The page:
Urban Widlife Areas

Despite our strong rural roots, Aotearoa/New Zealand is one of the most urbanised countries in the world, and Auckland is (on a local scale) a mega-city with close to a third of all kiwis living here or hereabouts. Research is clear that urban peoples’ mental wellbeing is much improved when they have access to open spaces where nature flourishes, but the key question is how do you give people access to nature while keeping the focus on wildlife and maintaining biodiversity?

Two recent incidents at the Weiti chéniers illustrate the problem of maintaining nature within urban environments. The first was captured by a nest webcam and showed a family who’s actions not only disturbed nesting tūturiwhatu/ NZ dotterels for almost an hour, but put the eggs at risk by trampling.

One very agitated female dotterel and threats to the nest.

The family obviously intend no harm but their actions put the nest in considerable danger and exposed the eggs to unnecessary stress as the female was not able to sit on them for the hour the family were present at the nest site. So this is the first problem – modern people seem to have lost an intuitive understanding of how to behave in areas set aside for wildlife, we are so used used to being at the centre of the universe that we’ve lost the ability to understand how our actions might affect other creatures we share the world with. We do try and manage people and birds by roping off nesting sites, but sometimes the birds insist on nesting outside these safe spaces. Clearly education is the key to solving the problem of unawareness, and setting some simple ground rules to follow during the August – February nesting season – keep away from the high tide line where the birds nest and if there is a agitated bird around move away (keeping a sharp eye on where you place your feet!).

CXE, her mate and their chick. So the story had a happy ending (photo by Linda Gates)

Fortunately, the birds did hatch at least one chick (and hopefully more) but whether these have survived the weather is unknown as yet. CXE and her mate are experienced parents and successfully raised a chick last year, but dotterels lead a precarious enough life as it is. The chicks run the risk of starvation if they can’t feed during bad weather (they feed themselves from the get-go) or hypothermia if their downy feathers get sodden. Let’s keep our fingers crossed.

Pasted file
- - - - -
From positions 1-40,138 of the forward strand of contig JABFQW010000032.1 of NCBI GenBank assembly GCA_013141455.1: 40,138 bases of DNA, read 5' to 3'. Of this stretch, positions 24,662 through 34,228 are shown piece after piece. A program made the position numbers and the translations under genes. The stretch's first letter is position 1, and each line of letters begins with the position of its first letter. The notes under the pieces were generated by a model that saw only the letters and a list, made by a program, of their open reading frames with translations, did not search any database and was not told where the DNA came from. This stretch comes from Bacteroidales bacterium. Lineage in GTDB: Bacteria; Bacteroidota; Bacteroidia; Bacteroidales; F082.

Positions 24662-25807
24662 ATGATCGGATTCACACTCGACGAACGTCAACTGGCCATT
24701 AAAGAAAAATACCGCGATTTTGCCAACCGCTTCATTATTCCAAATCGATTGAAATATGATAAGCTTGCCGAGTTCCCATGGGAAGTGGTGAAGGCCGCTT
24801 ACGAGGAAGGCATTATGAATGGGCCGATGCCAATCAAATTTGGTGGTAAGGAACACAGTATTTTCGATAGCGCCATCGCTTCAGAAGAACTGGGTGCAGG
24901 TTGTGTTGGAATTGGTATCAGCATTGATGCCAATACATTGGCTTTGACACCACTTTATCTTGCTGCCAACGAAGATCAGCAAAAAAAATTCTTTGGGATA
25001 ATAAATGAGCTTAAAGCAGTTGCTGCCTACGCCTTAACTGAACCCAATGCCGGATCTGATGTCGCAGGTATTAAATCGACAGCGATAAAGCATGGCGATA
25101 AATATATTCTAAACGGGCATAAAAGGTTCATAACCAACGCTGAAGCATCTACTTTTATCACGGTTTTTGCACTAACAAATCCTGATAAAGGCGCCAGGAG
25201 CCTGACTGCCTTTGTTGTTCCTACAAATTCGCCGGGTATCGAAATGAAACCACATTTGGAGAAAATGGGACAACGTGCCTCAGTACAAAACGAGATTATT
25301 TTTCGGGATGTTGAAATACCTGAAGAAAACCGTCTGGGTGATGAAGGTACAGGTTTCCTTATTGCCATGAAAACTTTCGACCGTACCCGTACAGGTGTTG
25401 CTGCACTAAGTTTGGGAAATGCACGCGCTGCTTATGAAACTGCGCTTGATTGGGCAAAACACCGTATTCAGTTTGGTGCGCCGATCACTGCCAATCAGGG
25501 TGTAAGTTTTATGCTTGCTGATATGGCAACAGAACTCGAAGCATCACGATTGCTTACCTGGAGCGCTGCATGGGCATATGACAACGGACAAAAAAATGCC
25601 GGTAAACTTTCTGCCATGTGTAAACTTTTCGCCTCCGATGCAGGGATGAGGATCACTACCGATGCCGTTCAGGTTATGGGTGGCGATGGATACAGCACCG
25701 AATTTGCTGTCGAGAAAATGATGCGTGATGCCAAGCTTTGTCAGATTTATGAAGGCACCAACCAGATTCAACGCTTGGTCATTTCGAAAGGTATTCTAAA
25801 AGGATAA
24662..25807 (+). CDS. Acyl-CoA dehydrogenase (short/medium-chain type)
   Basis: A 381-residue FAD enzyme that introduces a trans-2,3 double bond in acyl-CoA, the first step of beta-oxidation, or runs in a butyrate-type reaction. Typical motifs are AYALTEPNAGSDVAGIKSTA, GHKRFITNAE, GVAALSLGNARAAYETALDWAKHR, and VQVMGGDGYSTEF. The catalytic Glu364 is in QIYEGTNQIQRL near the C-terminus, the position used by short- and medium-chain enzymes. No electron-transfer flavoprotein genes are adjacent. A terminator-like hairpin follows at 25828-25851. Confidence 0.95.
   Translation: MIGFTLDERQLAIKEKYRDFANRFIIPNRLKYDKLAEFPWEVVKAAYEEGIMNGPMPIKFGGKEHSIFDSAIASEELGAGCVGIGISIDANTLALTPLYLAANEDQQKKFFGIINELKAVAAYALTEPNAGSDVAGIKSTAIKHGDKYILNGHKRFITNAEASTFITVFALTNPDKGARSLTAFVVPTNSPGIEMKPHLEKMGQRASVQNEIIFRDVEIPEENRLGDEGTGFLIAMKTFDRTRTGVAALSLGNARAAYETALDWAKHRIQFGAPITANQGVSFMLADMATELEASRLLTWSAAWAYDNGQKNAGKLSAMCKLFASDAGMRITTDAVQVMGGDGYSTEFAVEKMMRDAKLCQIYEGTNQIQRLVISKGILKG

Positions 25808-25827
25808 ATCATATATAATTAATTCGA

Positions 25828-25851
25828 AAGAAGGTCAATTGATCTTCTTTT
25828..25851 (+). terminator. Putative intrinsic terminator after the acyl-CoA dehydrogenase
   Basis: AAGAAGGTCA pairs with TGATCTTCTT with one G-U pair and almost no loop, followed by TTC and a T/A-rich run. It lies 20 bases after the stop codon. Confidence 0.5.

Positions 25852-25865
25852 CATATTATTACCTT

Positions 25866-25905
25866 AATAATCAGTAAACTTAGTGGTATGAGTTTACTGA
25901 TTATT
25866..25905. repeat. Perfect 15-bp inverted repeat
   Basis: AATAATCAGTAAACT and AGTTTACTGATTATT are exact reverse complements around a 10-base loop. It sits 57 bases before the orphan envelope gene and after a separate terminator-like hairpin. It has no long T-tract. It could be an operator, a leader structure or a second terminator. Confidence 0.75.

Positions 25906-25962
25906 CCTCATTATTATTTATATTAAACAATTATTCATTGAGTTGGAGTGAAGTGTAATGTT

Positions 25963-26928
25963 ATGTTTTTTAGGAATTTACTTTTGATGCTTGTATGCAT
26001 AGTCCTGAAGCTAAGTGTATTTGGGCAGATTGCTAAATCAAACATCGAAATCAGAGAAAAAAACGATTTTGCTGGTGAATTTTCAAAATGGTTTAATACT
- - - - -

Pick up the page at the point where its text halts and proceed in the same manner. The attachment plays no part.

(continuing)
The second incident was far more disturbing if less impactful. A jogger deliberately ran through the godwit flock, despite being asked not to.

Weiti kuaka/godwit flock 2023

In itself the effect of this particular action was not huge – the birds took off, flew around for a short while, and landed again – but it’s the attitude that’s disturbing. “I don’t care that this is one of those rare areas where nature can thrive, I’ll do exactly what I want without a thought for the creatures that the area is set aside for”. So why is it important not to disturb roosting birds? Well, they’ve just flown 11 000 km non-stop for eight or nine days and are doing their best to recover. This means that it’s best that the food they eat goes into replacing fat reserves and body condition, rather than being used to fly around because people think they have the right to disturb them. So a third ground rule might be to understand that in wildlife areas, we are the visitors and should behave accordingly.

Updates on tūturiwhatu nest and chick survival soon.

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